25 Jan 2010 20:49:19 GMT
* Trade minister says 20 pct jobs gone
* Says Haiti created 28,000 jobs last year
* Haiti put years of corruption behind it- minister
By Patricia Zengerle
PORT-AU-PRINCE, Haiti, Jan 25 (Reuters) - The earthquake that killed up to 200,000 Haitians and left millions homeless also had a devastating toll on the country's economy -- eliminating as many as one in five jobs, the trade minister said on Monday.
"We have maybe lost 20 percent," Trade and Industry Minister Josseline Colimon Fethiere said in an interview.
Haiti struggled with unemployment even before the disaster, with two out of three of its 9 million people without formal work and 70 percent of them living on less than $2 a day.
The quake came at a particularly bitter time for the hemisphere's poorest country because it had been enjoying a relative revival.
Former U.S. President Bill Clinton, U.N. special envoy to Haiti, declared at an investor conference last fall that the country was more stable than it had been in his lifetime.
On the afternoon of Jan. 12, Fethiere was at her desk in Port-au-Prince giving an interview to a newspaper from the Dominican Republic about recent improvements in the Haitian economy.
"I was telling them that since last year we had created 28,000 jobs, and had some new foreign investment, almost $100 million," she said.
"And 10 minutes after that was the earthquake."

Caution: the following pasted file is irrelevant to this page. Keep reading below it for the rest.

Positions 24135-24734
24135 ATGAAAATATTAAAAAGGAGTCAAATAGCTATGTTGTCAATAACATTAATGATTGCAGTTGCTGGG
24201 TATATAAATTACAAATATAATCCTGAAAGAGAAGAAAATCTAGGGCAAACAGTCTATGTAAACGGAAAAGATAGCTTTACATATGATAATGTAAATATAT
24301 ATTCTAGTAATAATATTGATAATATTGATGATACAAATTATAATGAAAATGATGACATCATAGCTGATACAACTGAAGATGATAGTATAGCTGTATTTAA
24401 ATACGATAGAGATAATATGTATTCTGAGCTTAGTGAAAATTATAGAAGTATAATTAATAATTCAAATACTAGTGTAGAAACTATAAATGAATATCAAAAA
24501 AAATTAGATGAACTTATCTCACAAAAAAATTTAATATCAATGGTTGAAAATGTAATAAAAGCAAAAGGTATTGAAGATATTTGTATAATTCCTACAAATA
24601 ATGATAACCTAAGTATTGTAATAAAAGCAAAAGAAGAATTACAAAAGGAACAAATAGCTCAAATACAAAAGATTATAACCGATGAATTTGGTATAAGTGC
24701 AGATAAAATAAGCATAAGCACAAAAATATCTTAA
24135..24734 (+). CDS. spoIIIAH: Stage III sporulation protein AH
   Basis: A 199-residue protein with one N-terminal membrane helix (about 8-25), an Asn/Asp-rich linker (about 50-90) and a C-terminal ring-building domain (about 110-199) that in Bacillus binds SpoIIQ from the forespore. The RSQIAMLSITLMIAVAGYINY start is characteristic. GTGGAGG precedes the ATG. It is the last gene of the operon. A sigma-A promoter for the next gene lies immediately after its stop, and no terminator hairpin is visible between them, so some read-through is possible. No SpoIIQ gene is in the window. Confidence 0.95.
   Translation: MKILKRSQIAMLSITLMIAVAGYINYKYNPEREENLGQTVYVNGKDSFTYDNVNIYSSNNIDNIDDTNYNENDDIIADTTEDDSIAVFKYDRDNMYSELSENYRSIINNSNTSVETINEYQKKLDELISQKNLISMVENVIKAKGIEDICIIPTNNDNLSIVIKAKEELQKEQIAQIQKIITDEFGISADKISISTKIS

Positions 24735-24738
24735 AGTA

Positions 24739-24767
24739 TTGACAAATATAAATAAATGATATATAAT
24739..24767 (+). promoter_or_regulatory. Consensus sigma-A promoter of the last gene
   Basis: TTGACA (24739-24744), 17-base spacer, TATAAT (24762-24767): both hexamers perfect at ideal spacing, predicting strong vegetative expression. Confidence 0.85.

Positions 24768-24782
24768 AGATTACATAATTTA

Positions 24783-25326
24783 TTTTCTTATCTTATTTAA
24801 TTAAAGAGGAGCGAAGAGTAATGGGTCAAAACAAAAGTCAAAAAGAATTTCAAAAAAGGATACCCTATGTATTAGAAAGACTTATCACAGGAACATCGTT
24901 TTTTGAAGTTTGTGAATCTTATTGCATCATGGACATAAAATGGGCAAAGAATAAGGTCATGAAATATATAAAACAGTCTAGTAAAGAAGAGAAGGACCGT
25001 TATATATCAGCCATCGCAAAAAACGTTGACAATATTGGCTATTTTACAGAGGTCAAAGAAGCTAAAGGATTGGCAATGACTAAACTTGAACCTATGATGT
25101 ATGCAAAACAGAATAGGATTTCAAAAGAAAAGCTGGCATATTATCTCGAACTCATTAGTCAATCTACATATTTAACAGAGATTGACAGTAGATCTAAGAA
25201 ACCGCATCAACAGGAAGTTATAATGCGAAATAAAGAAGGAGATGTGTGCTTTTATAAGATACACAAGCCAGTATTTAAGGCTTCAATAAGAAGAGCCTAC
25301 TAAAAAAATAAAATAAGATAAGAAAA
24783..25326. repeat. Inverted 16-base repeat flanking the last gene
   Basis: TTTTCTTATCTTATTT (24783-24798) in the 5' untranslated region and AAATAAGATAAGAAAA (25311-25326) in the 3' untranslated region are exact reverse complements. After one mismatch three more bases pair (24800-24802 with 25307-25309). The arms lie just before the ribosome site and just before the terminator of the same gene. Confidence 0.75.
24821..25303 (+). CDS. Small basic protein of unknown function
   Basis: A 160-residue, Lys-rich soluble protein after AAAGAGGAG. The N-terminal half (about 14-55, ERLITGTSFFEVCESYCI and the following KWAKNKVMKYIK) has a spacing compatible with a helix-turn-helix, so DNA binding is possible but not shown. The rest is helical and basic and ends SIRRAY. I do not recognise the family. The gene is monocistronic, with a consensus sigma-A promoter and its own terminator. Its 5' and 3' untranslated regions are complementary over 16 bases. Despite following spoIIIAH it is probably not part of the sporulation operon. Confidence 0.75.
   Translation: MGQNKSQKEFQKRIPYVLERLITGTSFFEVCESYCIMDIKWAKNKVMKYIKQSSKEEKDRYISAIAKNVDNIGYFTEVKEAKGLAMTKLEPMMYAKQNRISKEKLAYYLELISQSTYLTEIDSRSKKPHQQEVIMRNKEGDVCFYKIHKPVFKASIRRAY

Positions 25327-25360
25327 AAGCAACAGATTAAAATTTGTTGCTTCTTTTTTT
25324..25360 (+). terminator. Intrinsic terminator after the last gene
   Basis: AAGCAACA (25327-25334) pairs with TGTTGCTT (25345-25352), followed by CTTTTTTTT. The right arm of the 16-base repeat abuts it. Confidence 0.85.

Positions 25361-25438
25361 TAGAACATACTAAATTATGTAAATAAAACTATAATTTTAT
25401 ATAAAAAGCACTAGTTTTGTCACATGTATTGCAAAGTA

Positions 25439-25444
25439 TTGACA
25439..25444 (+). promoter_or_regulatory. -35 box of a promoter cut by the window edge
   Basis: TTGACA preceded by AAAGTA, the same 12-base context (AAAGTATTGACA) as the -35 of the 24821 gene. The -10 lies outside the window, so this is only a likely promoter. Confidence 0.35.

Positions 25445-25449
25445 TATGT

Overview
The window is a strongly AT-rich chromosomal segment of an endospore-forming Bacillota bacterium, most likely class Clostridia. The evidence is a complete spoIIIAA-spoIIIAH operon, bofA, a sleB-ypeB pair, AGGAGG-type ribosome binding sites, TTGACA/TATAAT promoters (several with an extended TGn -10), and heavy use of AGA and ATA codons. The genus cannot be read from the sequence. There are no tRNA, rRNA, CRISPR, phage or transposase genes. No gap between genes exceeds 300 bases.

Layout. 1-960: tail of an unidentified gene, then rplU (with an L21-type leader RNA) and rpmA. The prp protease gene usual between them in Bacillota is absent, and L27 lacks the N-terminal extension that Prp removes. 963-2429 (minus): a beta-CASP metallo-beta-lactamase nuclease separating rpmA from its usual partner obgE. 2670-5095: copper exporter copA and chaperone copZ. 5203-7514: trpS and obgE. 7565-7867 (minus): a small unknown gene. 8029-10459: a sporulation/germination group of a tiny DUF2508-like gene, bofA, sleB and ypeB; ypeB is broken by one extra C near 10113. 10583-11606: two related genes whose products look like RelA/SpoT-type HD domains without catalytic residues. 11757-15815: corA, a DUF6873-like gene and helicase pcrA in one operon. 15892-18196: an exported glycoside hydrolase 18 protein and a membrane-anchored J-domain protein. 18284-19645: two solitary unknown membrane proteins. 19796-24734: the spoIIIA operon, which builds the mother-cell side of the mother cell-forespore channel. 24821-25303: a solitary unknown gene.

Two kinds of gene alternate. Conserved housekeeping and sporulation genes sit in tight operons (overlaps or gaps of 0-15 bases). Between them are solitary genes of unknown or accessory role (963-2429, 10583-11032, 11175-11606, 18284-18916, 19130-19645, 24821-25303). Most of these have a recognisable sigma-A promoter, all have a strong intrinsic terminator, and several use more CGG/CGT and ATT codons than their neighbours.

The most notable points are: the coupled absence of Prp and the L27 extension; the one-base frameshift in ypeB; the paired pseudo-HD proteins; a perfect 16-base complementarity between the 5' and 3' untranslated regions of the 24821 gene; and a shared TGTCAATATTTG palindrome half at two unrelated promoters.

As foreign donors met in Montreal to map out a rebuilding plan for the small Caribbean nation, Fethiere described how Haitian ministers were balancing their own losses - their offices were destroyed and many lost close relatives and homes - with the overwhelming needs of the population.
"Now we have to clean up. We have to ask the private sector, who spontaneously offered, to help; we have to rebuild the communications and the electricity," she said. "We have to give jobs to people. We have to open the businesses again."
She said she believed the country would do so, but that it would difficult.
And Fethiere, who took office only two months ago with the other members of Prime Minister Jean-Max Bellerive's government, insisted the country had put behind it the long years of corruption that had frustrated many international donors and angered the public.
Haiti suffered political instability for more than 200 years since a slave revolt threw off French rule and created the world's first black republic. Steps toward democracy began when the Duvalier dictatorship ended in 1986, and the last military junta was thrown off in 1994.
Transparency International's perceived global corruption index rates Haiti as one of the five most corrupt countries.
"After so big a catastrophe, that the money would not go where it needs to go would be impossible," she said.
"They (the people) need food, they need housing, they need to send their children to school, surely the government people would not be so bad as to take that money," she said. (Editing by Doina Chiacu)
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